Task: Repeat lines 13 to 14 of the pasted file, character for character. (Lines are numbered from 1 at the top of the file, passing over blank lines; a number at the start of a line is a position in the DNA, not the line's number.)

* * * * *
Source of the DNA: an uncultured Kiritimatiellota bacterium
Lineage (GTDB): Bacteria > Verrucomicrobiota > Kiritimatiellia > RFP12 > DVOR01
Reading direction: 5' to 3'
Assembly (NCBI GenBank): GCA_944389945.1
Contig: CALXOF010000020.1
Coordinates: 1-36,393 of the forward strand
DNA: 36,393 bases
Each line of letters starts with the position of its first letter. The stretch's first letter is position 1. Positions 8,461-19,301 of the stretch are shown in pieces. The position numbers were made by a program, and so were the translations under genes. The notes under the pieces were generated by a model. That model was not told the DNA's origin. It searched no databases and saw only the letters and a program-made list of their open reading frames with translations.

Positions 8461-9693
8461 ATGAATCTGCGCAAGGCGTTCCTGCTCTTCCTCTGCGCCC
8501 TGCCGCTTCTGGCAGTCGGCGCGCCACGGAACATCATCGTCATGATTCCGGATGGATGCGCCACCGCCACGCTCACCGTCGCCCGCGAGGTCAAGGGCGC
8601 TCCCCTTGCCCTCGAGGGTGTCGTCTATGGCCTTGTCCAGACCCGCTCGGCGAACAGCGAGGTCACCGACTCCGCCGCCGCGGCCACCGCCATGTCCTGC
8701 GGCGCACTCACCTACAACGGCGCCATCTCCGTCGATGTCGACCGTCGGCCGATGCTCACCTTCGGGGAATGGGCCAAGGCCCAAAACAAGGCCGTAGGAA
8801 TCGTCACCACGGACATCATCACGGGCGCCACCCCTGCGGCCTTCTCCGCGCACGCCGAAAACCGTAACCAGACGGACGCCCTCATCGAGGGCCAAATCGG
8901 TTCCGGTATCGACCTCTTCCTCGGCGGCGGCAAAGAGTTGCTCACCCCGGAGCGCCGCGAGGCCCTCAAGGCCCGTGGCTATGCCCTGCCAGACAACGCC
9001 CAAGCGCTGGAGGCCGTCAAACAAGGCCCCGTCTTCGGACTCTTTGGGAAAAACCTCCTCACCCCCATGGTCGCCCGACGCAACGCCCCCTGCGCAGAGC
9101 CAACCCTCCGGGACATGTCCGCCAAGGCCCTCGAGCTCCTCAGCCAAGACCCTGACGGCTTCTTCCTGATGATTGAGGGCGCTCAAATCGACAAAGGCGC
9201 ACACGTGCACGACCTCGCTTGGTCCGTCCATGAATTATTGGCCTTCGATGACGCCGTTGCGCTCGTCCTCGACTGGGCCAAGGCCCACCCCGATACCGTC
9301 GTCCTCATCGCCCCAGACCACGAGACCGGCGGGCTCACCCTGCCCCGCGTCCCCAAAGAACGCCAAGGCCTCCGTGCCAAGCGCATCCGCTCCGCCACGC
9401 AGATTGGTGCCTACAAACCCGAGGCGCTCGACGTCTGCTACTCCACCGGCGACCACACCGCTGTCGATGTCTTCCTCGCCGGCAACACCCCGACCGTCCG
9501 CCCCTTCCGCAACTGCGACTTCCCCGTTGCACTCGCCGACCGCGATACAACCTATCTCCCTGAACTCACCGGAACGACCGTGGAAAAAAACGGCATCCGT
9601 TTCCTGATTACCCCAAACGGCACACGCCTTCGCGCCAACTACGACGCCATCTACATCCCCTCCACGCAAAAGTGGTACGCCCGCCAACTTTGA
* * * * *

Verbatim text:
8701 GGCGCACTCACCTACAACGGCGCCATCTCCGTCGATGTCGACCGTCGGCCGATGCTCACCTTCGGGGAATGGGCCAAGGCCCAAAACAAGGCCGTAGGAA
8801 TCGTCACCACGGACATCATCACGGGCGCCACCCCTGCGGCCTTCTCCGCGCACGCCGAAAACCGTAACCAGACGGACGCCCTCATCGAGGGCCAAATCGG